A House Divided: What Politicized Oversight Means for Gov.’t Employees (and What They Can Do About It) – Part 1

On February 7, President Biden delivered the second State of the Union speech of his presidency. It was an opportunity for the President to reflect on the past year, highlight his accomplishments, and reframe his challenges. It was also an opportunity, as it has been for so many recent years, to see the rifts in our government on full display. For each applause line delivered by the President in support of his agenda, half the room would rise and clap, while the other remained seated and sour. Criticisms of the opposing party were met with both cheers and jeers. And Bono was there!

It is worth remembering, though, that this partisan division in our government does not just make for dramatic watching. It has a real and tangible impact on the daily lives of Americans, and the daily lives of public servants at every level of government. In last year’s election, Republicans took control of the House, and although a divided Congress means that not much progress is expected on the legislative front — for either party — government insiders know that the power to make laws is just one arrow in Congress’ quiver. When legislation becomes difficult, the majority party in either body leans heavily on another key tool: oversight.

Republican leadership in the House means Republican control over the House Oversight Committee. This committee has a broad mandate, even in the friendliest of times. In the 117th Congress, the Committee reviewed everything from white supremacy to FITARA to cannabis to postal operations to toxic aviation fuel to the future of federal work to regenerative agriculture to the Washington Commanders and virtually everything in between.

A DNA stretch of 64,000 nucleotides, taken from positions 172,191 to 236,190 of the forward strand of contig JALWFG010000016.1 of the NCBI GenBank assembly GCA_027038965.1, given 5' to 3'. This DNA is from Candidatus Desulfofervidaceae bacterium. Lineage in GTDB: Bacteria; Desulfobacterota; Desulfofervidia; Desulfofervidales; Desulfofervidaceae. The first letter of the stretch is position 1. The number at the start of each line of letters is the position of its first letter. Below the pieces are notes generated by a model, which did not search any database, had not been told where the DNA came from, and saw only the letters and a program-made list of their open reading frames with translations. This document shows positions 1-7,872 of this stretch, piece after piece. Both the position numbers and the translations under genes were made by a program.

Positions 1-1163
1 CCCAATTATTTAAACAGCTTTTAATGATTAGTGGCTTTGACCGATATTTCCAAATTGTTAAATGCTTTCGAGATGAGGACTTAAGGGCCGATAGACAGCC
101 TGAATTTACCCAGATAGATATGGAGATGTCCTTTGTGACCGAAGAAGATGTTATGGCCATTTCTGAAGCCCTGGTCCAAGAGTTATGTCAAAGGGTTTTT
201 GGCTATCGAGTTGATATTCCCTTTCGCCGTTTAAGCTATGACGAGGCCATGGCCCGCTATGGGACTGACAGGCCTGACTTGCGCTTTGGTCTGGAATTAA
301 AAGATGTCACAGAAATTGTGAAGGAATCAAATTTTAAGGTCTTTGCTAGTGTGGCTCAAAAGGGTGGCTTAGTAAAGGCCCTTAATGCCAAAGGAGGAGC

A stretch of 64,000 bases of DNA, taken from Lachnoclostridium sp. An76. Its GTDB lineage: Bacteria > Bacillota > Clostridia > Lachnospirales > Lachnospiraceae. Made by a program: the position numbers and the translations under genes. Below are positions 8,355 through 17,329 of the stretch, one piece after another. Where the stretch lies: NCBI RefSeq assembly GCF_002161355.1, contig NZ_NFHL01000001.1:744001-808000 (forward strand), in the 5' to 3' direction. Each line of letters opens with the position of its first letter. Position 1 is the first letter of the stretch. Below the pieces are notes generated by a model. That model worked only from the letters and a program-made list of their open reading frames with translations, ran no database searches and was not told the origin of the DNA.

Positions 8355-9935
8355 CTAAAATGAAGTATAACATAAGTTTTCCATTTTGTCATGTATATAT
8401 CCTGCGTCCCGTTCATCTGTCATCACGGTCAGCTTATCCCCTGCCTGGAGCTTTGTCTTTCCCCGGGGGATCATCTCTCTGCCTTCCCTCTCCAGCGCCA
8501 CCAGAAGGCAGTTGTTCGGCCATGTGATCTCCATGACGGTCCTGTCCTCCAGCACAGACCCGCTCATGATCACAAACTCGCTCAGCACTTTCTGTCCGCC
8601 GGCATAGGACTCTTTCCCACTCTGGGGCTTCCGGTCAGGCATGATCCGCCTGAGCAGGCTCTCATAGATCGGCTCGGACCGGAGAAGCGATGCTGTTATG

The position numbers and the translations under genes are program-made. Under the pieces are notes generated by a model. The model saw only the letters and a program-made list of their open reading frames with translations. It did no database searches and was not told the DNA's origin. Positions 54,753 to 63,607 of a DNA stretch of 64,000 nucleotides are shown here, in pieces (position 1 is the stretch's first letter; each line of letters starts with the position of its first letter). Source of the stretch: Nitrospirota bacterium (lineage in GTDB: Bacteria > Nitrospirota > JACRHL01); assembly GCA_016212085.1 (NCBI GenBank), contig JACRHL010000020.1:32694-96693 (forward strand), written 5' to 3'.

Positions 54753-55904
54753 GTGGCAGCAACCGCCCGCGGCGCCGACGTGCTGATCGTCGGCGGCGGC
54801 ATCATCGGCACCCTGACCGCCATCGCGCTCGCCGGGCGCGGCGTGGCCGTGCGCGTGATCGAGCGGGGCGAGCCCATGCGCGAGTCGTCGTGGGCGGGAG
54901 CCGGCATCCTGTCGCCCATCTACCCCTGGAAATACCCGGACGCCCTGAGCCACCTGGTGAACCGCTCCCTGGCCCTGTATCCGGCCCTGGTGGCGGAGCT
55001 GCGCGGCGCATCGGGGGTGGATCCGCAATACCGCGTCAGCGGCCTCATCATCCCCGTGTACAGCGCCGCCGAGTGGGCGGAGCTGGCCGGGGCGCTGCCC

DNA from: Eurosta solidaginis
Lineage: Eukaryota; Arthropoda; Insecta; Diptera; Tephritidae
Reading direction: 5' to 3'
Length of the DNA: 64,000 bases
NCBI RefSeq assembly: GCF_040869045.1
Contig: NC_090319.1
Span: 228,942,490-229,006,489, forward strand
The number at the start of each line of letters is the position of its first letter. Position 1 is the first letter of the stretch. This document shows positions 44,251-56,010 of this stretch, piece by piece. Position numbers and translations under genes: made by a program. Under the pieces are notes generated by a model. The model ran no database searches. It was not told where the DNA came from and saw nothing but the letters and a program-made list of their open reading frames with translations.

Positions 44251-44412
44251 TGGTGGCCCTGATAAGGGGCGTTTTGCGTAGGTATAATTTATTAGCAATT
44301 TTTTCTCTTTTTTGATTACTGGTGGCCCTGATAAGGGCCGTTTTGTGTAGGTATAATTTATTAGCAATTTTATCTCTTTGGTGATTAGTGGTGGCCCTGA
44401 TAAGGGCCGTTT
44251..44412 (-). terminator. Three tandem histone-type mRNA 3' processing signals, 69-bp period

What can we expect from the 118th Congress? Two words: more oversight (with one major difference). Since the 117th Congress was controlled by Democrats, a good portion of its oversight activity was aligned with the Administration and focused on more traditional Democratic priorities.

But oversight committees controlled by an opposition party tend to focus a lot more inwards as a “check” on the current administration. Republican Leader Kevin McCarthy has already published his playbook for the incoming Congress, which calls for investigating the Department of Homeland Security, federal spending, the National Institutes of Health response to COVID-19, the Justice Department, the FBI, and federal ethics compliance.

This is a non-exhaustive list. The coming investigations will touch every federal agency, and hundreds, if not thousands, of state, local, and educational institutions. Why does this matter to the typical government employee? Because these oversight activities will increase the administrative burden and highlight the need to make sure their own house is in order. In order to survive and to thrive as public servants, agency personnel need to be — and be able to prove they are — beyond reproach.

In my next blog, I’ll discuss how to achieve this using clear strategies and specific tools that government employees can utilize today.

Benjamin Tingo is the Chief Legal Officer and Vice President of Strategic Partnerships at OPEXUS. OPEXUS (formerly AINS) is a DC-based GovTech 100 awardee whose mission is to empower professionals to elevate trust in public institutions through the design, development, and delivery of specialized case management software, including Open Government (FOIA and Correspondence), OIG Audits and Investigations, and Human Resources/Employee Management. Benjamin is a licensed attorney, with nearly twenty years of experience with complex civil and criminal litigation and as in-house GovTech counsel. He is also a member of NARA’s FOIA Advisory Committee and a volunteer firefighter.

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